When I finished my MFA, a faculty advisor urged us all to apply for an NEA grant every year until we got one. When would I find time for that? More importantly, that sort of po-biz holds little interest for me. Over the years I’ve been happy to be part of a loosely connected community of writers and that is itself my preferred station in this literary life.

#WritingLife #SubmissionsManagement

All About Poets #5

Typically, my poet focus here is on poets I have known, face to face. Well, what was it Emerson said about consistency? “A foolish consistency is the hobgoblin of little minds …” Who wants that? Not me. But today I’m thinking about W. S. Merwin. I’ve leaned on and learned from him the only way I could, by reading with great admiration his poems and essays. So, I took him along to a poetry open mic on Friday via a compilation of his work, Migration: New & Selected Poems. I read the last poem in the book, “To Impatience” and his “most famous poem,” (according to Dan Chiasson in The New Yorker, September 18, 2017), “For the Anniversary of My Death.”

Poets and poetry lovers meet in Longmont, Colorado, the last Friday of each month. This month, despite the promise of snow, two friends and I headed ten miles north to join the party. For one thing, the Longmont poets are a delight and the venue is gorgeous. The city of Longmont turned its abandoned firehouse into an arts center. Each month the displays change and the main room turns into a venue for poetry.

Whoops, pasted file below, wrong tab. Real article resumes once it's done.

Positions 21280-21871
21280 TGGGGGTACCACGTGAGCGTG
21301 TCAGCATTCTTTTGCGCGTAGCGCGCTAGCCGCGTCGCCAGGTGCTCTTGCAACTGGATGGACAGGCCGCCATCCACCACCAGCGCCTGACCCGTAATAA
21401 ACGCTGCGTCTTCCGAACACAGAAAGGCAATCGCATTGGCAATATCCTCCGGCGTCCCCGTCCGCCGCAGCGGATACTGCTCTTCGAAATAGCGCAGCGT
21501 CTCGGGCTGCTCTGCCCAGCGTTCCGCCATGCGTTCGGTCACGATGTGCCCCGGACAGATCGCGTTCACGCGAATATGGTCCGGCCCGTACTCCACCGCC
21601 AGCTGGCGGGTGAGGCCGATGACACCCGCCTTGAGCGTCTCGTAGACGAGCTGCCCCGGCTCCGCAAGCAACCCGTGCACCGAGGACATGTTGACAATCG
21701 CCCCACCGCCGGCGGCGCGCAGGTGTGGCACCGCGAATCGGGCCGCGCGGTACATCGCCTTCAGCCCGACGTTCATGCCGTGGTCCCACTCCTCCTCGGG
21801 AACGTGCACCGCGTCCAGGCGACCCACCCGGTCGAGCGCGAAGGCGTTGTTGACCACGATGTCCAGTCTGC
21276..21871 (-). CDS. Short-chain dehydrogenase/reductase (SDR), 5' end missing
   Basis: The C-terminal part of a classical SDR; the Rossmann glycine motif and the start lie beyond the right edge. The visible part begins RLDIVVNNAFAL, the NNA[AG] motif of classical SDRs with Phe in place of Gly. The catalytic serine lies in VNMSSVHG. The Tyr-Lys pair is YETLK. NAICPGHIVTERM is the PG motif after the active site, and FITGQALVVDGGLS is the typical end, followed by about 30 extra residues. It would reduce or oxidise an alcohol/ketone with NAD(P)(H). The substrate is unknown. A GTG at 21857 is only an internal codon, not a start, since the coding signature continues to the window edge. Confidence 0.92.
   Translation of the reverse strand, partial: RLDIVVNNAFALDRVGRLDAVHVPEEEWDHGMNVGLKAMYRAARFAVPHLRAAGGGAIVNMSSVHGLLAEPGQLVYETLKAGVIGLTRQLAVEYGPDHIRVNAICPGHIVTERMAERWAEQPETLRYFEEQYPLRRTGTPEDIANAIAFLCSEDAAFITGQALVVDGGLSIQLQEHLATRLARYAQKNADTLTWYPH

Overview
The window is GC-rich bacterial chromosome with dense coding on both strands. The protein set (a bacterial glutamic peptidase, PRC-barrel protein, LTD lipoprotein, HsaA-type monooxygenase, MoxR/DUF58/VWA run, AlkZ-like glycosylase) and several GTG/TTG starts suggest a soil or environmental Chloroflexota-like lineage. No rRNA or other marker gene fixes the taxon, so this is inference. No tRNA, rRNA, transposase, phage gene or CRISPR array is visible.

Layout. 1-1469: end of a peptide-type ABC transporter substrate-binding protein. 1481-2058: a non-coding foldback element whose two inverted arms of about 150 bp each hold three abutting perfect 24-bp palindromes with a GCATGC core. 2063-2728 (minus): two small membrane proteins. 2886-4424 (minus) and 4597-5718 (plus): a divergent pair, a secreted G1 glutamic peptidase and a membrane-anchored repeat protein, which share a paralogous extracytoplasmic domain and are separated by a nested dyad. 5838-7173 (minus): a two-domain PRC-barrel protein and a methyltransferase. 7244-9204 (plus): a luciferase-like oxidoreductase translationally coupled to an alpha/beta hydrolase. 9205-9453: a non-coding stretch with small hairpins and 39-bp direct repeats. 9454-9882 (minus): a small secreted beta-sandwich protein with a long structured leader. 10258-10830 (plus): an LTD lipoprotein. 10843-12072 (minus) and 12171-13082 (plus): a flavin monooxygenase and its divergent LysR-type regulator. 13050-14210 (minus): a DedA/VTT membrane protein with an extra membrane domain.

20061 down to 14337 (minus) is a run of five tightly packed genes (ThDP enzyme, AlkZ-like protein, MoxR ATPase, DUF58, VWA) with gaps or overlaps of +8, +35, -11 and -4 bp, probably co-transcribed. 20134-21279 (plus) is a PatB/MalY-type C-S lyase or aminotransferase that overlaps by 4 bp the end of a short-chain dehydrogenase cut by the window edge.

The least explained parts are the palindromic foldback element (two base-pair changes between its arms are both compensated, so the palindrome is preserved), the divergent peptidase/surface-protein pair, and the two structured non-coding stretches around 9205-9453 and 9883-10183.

And thus the community of poets grows. As I read, those who knew Merwin’s work nodded and smiled. Those who didn’t know, scribbled his name on whatever was handy. So the work of the poet, the work of Copper Canyon Press, the Lannan Literary Fund, about twenty or so living, breathing human beings were united. No one paid us, no one charged us, there was no news flash about argument or deception. The evening was balm to a hurting world. I’d say a world less beautiful after Merwin’s departure, but he joins the vast, energizing cloud of those who keep me sane.